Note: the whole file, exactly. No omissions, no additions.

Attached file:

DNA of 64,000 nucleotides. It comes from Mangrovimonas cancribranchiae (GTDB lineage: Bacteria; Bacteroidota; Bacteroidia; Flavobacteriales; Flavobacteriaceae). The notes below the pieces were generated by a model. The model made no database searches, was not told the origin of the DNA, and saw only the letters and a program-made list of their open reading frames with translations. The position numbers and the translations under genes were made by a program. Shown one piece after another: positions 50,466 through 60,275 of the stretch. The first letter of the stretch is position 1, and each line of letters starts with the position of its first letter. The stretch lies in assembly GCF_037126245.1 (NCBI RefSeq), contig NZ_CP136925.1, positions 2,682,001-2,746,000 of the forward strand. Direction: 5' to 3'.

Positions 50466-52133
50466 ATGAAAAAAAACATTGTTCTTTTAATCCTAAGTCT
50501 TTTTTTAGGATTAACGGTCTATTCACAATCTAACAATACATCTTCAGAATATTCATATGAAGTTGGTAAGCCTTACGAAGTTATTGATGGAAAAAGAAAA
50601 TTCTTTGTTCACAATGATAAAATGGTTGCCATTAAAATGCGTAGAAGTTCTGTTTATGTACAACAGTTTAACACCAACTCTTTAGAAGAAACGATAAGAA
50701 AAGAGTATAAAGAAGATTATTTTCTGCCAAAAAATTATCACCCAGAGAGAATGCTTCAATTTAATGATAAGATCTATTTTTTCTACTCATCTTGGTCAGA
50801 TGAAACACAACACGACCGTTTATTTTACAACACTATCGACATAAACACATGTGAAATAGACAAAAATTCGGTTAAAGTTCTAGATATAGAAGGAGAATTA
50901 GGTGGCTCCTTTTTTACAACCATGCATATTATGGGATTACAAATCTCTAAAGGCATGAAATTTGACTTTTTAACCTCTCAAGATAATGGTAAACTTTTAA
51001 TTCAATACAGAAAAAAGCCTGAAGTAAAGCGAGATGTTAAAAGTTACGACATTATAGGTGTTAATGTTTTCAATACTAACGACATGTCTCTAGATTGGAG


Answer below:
DNA of 64,000 nucleotides. It comes from Mangrovimonas cancribranchiae (GTDB lineage: Bacteria; Bacteroidota; Bacteroidia; Flavobacteriales; Flavobacteriaceae). The notes below the pieces were generated by a model. The model made no database searches, was not told the origin of the DNA, and saw only the letters and a program-made list of their open reading frames with translations. The position numbers and the translations under genes were made by a program. Shown one piece after another: positions 50,466 through 60,275 of the stretch. The first letter of the stretch is position 1, and each line of letters starts with the position of its first letter. The stretch lies in assembly GCF_037126245.1 (NCBI RefSeq), contig NZ_CP136925.1, positions 2,682,001-2,746,000 of the forward strand. Direction: 5' to 3'.

Positions 50466-52133
50466 ATGAAAAAAAACATTGTTCTTTTAATCCTAAGTCT
50501 TTTTTTAGGATTAACGGTCTATTCACAATCTAACAATACATCTTCAGAATATTCATATGAAGTTGGTAAGCCTTACGAAGTTATTGATGGAAAAAGAAAA
50601 TTCTTTGTTCACAATGATAAAATGGTTGCCATTAAAATGCGTAGAAGTTCTGTTTATGTACAACAGTTTAACACCAACTCTTTAGAAGAAACGATAAGAA
50701 AAGAGTATAAAGAAGATTATTTTCTGCCAAAAAATTATCACCCAGAGAGAATGCTTCAATTTAATGATAAGATCTATTTTTTCTACTCATCTTGGTCAGA
50801 TGAAACACAACACGACCGTTTATTTTACAACACTATCGACATAAACACATGTGAAATAGACAAAAATTCGGTTAAAGTTCTAGATATAGAAGGAGAATTA
50901 GGTGGCTCCTTTTTTACAACCATGCATATTATGGGATTACAAATCTCTAAAGGCATGAAATTTGACTTTTTAACCTCTCAAGATAATGGTAAACTTTTAA
51001 TTCAATACAGAAAAAAGCCTGAAGTAAAGCGAGATGTTAAAAGTTACGACATTATAGGTGTTAATGTTTTCAATACTAACGACATGTCTCTAGATTGGAG